Tuesday, June 29, 2021

Guest Blogger Brenda W. Clough: Cemetery Decor


Memorial Day may have already happened, but in Victorian England, every day was Memorial Day. My friend and fellow Book View Cafe author Brenda W. Clough explains why.

The 19th century was prime time for cemeteries and monuments. Partly this was a status thing. If you were important, you wanted a big fancy tomb so that everyone for the next thousand years or so would appreciate your status. Also partly this was just the look of the time. For Victorians, more was more – another pattern, some more marble fretwork, always good.

Photo by DAVID ILIFF. License: CC BY-SA 3.0

The Albert Memorial, erected by Queen Victoria in memory of her husband Prince Albert, carries this just about as far as it can go.  It cost millions of pounds and is adorned with lots of friezes and allegorical statue groups. The ornate Gothic spire, 176 feet tall, shelters a statue of the Prince plated in gold.  The Queen wanted to be sure that everybody, for all time, could see at a glance how important and wonderful her Prince was. 


But there’s also the issue of personalization. You don’t want your tomb to look just like everyone else’s, do you? Sure, you could just have a statue of yourself, but everybody famous does that. When you look at that gold statue of Prince Albert, do you get any sense of why he was interesting? No.


Photo by Nicholas Jackson
This one is a great example of how it should be done. George Wombwell ran a famous traveling menagerie in the mid-1800s in England. His favorite lion Nero went with him everywhere. Now a statue of Nero lies mourning on Wombwell’s grave in London, making the lion tamer’s last resting place instantly recognizable and one of the favorite sights of Highgate Cemetery.

And then there are purely practical considerations. In Victorian England it was difficult for doctors to study anatomy by dissection. The only way to get a fresh human body was by finding an execution, and there just weren’t that many criminals getting the death penalty. The demand became so severe that a grave-robbing industry sprang up. Criminals would sneak into the cemetery at night, suss out the freshest grave, and dig up the coffin. Then they’d pop the body out for sale to med students.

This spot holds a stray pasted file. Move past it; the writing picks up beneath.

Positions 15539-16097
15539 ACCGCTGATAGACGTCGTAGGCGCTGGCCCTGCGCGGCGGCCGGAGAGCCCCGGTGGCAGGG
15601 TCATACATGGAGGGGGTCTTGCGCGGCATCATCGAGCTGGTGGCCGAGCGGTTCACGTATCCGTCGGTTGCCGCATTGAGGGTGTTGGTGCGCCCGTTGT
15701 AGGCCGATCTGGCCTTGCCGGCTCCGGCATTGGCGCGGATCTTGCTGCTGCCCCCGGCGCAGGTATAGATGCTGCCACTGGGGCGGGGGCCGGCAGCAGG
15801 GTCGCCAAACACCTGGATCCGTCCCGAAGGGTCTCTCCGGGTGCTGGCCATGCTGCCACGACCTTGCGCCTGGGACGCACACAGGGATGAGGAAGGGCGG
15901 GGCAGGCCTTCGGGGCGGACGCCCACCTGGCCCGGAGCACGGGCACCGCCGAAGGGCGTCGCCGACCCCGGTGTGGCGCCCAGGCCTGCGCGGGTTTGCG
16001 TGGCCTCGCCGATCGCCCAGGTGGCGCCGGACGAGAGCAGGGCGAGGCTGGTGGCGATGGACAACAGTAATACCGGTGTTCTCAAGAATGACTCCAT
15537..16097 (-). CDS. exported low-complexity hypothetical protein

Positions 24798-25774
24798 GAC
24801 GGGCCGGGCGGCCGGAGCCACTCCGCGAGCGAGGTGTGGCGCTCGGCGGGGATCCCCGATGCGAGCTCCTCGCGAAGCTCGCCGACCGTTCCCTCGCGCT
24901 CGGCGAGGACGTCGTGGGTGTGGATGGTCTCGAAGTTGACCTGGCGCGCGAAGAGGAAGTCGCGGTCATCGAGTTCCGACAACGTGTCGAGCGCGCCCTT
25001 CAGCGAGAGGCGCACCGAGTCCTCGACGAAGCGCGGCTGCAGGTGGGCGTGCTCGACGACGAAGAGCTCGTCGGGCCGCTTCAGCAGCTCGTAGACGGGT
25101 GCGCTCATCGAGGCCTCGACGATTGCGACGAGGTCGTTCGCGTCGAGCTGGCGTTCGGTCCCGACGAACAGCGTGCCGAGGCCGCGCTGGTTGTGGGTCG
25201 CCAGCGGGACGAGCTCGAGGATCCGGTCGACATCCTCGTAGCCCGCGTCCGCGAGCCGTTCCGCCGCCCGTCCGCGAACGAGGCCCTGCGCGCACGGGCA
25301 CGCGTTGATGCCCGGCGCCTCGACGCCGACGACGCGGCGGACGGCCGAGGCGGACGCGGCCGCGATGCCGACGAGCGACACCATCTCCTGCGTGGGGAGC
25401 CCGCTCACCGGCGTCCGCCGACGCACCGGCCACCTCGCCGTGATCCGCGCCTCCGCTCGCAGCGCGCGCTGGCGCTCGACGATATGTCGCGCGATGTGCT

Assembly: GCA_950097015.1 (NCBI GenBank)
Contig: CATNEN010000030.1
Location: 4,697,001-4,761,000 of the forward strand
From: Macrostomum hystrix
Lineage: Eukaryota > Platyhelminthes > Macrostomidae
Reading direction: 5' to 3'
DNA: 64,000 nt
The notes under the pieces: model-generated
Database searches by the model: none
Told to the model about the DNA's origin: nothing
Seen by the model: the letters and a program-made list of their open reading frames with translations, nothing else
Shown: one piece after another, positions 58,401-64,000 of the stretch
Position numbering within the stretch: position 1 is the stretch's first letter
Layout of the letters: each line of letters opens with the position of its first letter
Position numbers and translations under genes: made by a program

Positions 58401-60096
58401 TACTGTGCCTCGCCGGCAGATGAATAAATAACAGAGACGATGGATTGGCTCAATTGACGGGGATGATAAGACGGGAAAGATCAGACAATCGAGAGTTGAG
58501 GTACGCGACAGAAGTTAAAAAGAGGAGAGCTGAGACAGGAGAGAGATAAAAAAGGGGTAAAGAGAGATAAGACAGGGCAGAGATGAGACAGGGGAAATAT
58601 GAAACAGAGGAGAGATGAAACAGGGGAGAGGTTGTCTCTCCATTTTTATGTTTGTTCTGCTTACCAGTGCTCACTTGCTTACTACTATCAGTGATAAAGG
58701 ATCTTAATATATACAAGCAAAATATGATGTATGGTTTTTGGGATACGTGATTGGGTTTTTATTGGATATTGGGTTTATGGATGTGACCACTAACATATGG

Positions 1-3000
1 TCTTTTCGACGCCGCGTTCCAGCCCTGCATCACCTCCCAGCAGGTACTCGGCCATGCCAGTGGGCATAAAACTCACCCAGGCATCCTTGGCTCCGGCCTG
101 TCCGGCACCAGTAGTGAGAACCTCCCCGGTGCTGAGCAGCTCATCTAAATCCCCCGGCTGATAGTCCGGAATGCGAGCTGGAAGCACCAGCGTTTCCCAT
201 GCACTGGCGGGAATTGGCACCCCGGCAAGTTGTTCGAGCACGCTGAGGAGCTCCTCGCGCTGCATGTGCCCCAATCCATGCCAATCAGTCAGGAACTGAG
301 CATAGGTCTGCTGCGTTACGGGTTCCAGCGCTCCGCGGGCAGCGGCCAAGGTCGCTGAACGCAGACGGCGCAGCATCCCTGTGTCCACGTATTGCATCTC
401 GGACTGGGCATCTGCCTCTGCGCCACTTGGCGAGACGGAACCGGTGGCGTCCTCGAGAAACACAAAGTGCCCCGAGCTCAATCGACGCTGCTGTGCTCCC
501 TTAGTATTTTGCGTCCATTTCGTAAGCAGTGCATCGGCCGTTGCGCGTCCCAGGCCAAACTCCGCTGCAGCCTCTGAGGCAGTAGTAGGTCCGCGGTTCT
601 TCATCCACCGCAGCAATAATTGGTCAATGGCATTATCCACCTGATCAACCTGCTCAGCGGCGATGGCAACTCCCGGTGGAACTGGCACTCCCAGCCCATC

Mortsafe, Greyfriars Kirkyard; photo by Kim Traynor

It got sufficiently bad that the family might guard the cemetery at night for a while, to be sure that Grandpa didn’t get stolen after his funeral. If they had the money, they might also have a mortsafe installed over the gravesite. This was simply a large grate bolted down over the tomb, something like a bike lock only for coffins. Nowadays people like to think that these were to be sure the dead person didn’t rise up like a zombie. But in the 19th century, it was to ensure that he’d really rest in peace.  


Brenda W. Clough
is the first female Asian-American SF writer, first appearing in print in 1984. Her novella ‘May Be Some Time’ was a finalist for both the Hugo and the Nebula awards and became the novel Revise the World. Her latest time travel trilogy is Edge to Center, available at Book View Café.  
In 2021 she began publishing Marian Halcombe, a series of eleven neo-Victorian thrillers. Marian will tell you herself that she is a proper Victorian lady, because this keeps people happy--and unsuspecting. But those who know her will tell you that she's the most dangerous woman in Europe. Her adventures are appearing one a month at BVC, and the first volume is free! Get it here: Marian Halcombe | Book View Cafe. Brenda's complete bibliography is up on her web page, brendaclough.net



Tuesday, June 22, 2021

Blast from the Past: Getting Down and Dirty in the Garden